Sunday, July 20, 2014
And now a word from our sponsor:
As so often happens these days, the best contemporary and timely commentary on current events can be found in the Bible.
The following is largely based on an article published by the controversial Rabbi Shmuel Eliyahu, son of the late chief rabbi Mordecai Eliyahu (and the rabbi the Far Left most loves to hate for his suggesting that people in Safed rent their apartments out to Jews and not Arabs). But putting politics aside:
He begins by arguing that the fact that over 1000 rockets were fired into Israel with almost no casualties at all clearly represents (in his opinion) Divine intervention. He notes that a single Hamas attack on Egyptian troops killed and injured more than did the 1000 plus rockets fired at the Jews. He considers it a manifestation of the expression in prayer of the construction of a Succah of Peace over Israel and Jerusalem.
He then goes on to explore the Biblical term "Hamas." The word Hamas appears throughout the Bible in the Hebrew text. The first place it appears is in the story of Noah, to describe the evil of that generation. But what exactly does the word mean? In the authoritative Onkelos translation of Biblical text into Aramaic, Hamas is translated as "kidnapping." Still think the Bible is out of date?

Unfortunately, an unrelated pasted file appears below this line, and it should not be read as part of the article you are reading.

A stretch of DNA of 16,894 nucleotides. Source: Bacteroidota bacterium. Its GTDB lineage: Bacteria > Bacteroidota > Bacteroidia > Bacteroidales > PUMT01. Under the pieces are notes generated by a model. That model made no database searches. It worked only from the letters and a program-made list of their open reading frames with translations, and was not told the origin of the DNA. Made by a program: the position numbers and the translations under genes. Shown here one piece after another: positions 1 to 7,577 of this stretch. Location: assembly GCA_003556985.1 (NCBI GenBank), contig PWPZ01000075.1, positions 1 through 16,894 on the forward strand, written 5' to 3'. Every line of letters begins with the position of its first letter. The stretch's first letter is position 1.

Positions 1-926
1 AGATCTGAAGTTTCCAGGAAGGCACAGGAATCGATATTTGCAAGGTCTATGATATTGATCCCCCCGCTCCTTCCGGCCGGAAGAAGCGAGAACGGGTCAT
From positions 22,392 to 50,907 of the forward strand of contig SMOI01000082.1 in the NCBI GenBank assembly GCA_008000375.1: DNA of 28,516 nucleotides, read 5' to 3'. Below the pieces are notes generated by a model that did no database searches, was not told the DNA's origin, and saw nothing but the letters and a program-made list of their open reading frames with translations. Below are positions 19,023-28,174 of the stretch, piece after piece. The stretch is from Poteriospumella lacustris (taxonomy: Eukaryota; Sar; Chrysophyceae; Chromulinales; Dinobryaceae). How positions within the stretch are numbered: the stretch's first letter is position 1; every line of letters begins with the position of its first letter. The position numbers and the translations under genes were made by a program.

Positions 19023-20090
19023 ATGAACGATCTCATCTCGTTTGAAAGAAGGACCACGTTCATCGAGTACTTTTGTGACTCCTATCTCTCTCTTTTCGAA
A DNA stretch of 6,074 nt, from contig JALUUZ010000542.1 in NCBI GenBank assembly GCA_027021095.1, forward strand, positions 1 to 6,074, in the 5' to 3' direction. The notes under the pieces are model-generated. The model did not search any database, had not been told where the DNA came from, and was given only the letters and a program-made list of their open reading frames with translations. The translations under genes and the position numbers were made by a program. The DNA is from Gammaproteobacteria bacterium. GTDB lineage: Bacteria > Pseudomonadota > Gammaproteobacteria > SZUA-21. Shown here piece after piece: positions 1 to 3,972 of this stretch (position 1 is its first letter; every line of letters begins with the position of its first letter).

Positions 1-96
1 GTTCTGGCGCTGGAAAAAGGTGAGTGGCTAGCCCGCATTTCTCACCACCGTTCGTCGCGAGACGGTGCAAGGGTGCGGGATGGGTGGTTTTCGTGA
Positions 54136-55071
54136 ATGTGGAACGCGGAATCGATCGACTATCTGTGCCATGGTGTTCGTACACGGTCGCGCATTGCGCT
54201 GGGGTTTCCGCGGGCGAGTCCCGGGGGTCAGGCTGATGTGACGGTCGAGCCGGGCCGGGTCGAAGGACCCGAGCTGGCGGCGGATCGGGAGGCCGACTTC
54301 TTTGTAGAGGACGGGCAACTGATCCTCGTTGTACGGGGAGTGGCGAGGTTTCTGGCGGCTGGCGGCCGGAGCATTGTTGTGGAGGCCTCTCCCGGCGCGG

In Genesis in the story of Noah it says that the earth was filled with Hamas kidnapping. We know how this was fixed.
In the psalms, which are traditionally attributed to King David, the term Hamas appears 14 different times in 12 different chapters. In Psalm 7, the behavior of the Hamas people is described. It says that they not only attack with swords and arrows but shoot explosive fiery projectiles. The same Psalm describes Hamas people as those who obsessively lie and as those who dig tunnels in order to cause injury to their victims. King David writes explicitly that these tunnels will turn into the graves of the Hamas.
Chapter 11 of Psalms describes how the Hamas loves to shoot at innocent people, meaning women and children. The Psalm predicts that fire and brimstone will rain down upon the Hamas. Drones and choppers are not mentioned. In Chapter 18 King David describes how to defeat Hamas enemies and mentions a bow of copper, which reminds us a bit of a Dome of Iron. He predicts that his soul will be rescued from the Hamas. In Chapter 25 the Hamas are described as people driven by obsessive blind hatred for Jews. In Chapter 35 Psalms asks God for protection against the Hamas liars and false witnesses. In Chapter 55 Psalms predicts that the Hamas barbarians will fight among themselves. Chapter 72 of Psalms again predicts that Israel will be rescued from Hamas. In Chapter 73 Hamas people are described as lazy bums and as parasites.
Finally in Psalm 140, Hamas is mentioned three times as evil ones even when they pretend to be seeking peace.